Ultimately this decision is one for the egg donor to make.  Being party to the creation of life is not a responsibility to be taken lightly, and hopefully the donor would take this situation into account, along with any other considerations she may have.  Needless to say, all parties would want the best outcome for the child.  I just hope all parties understand the consequences of their actions and attitudes.

  1. Refer Suicide Prevention Australia – GLBT Position Statement (PDF here)

4 thoughts on “Ethical Eggs | The Stirrer”

  1. Surely, if homosexuality is unacceptable, then a homosexually donated egg is unacceptable. It will be tainted. Furthermore, if yahweh is perfect, as Jews believe, and his purpose is to protect them, then it would be contrary to his wishes to conceive of a child when he has expressly shown he does not want that couple to bear children.
    More to the point, the planet is awash with humans. We are a plague on the earth. It is time to stop breeding… This could also be his message

  2. Would such a child conceived from a donor egg have a sense of morality and belong to Jewish community that was somewhat dependent on what the lesbian donor does in the future? What would happen if the lesbian decided she did after all wanted to parent and had a child through IVF or, worse it might seem, decided to do it the natural way with a gay man? This case highlights the hypocrisy of one’s morality being dependent on a non-active parent-egg donor and on one’s parents generally. You would think modern man would be aware that hereditary is not a great definer of morality.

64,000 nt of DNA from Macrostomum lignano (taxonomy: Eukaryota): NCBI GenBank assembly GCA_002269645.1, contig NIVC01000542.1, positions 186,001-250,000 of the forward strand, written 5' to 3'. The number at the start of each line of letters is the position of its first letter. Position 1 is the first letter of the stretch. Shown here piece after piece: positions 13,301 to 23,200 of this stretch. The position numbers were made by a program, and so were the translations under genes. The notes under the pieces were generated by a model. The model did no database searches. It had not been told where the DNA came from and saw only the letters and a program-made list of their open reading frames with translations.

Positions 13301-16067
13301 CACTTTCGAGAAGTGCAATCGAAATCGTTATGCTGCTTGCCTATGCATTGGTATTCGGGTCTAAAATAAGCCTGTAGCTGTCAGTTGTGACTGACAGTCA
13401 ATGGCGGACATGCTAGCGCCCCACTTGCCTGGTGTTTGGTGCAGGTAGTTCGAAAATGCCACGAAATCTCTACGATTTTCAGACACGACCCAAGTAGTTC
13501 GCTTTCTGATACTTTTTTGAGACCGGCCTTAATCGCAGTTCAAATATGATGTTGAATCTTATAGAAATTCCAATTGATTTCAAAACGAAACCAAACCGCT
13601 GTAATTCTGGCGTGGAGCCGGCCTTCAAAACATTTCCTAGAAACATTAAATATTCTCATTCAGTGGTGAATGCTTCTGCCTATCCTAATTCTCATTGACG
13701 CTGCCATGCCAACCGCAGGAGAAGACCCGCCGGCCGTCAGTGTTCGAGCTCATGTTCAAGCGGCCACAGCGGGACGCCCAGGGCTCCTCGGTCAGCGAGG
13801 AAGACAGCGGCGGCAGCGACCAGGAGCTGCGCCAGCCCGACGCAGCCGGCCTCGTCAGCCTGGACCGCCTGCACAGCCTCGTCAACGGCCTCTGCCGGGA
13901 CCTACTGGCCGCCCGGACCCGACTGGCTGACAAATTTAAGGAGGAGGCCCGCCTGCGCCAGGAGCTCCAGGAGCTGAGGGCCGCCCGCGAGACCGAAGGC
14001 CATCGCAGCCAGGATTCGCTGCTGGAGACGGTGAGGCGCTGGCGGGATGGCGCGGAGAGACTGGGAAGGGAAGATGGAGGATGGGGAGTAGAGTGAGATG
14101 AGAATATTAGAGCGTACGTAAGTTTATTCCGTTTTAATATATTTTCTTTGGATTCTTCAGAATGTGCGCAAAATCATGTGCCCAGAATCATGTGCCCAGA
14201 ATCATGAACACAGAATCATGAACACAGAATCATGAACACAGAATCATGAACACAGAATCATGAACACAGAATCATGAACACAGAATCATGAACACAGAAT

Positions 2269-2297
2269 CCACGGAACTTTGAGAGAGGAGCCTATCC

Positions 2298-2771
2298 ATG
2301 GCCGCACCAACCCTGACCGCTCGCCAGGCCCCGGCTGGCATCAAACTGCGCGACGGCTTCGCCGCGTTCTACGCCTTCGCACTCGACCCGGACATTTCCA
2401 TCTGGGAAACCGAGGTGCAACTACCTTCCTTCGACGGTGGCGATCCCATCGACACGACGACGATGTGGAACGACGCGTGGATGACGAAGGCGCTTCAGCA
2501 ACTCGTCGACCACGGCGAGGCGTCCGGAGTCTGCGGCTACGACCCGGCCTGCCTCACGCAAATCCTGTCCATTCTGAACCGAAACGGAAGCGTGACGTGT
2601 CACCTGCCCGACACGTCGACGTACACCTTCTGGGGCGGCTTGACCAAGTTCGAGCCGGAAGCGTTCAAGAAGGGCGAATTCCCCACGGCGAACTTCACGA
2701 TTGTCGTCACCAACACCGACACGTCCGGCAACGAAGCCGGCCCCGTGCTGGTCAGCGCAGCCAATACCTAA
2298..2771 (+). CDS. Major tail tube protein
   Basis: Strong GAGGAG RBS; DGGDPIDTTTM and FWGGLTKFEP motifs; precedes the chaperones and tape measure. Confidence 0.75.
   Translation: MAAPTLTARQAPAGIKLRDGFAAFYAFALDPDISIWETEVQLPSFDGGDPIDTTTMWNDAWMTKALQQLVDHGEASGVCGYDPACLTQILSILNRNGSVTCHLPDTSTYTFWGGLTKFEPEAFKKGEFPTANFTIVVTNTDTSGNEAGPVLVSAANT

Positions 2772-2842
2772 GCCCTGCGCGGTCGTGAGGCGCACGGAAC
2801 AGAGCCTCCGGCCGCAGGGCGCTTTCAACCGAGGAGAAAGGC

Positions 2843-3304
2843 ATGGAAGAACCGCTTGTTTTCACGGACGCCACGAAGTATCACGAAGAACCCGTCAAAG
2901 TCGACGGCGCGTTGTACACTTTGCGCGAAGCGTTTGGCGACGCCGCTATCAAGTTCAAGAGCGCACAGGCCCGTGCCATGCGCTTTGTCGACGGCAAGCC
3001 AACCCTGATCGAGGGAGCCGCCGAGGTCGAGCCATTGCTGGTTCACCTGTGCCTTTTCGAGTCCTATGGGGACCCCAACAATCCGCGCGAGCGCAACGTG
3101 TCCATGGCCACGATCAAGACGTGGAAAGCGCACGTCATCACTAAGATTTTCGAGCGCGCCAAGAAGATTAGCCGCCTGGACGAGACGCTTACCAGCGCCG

3. If this Jewish couple wants to do this by the book then they will have to make a private contract with a single heterosexual Jewess because there are no guarantees otherwise. Simple. Michael makes a good point about lesbians being the possible donors and I may add that there would be very, very few heterosexual single Jewish women who would offer eggs anyway because most of them would be aspiring to marry and have children some time, so it is likely the donor would be a lesbian in this case.

  4. Some – not all – Orthodox rabbis have ruled that an egg donor should not be married at the time of the donation because the child will be considered to have been born out of wedlock. This is because, in Jewish law, a child born out of wedlock, is considered a “mamzer”, a kind of status that precludes the child from participating in certain community rituals. It follows, that once the child has been born, whether or not the donor gets married should not have any baring on the status of the child. So, this couples logic is idiotic from a Halachic (“Jewish law”) perspective and they are simply making their lives difficult for themselves.

    I object to this ruling in the first place, because I think it gives the relationship between the donor and the child born through egg donation, to much importance. The woman who bears the child is the biological mother. The donor is simply providing some cells to get things started. Also, considering that there are such a short supply of egg donors in Australia, it is a travesty for Orthodox Rabbis to place even greater restrictions on the type of egg donor you use.

    rigbyte: I understand your concern for the environment, but it is a basic human desire to want to reproduce, something that no one should be deprived on. Just as gays and lesbians should not be deprived of the right to reproduce if they want to, even though their preferred form of sex does is not procreative, neither should someone with fertility issues.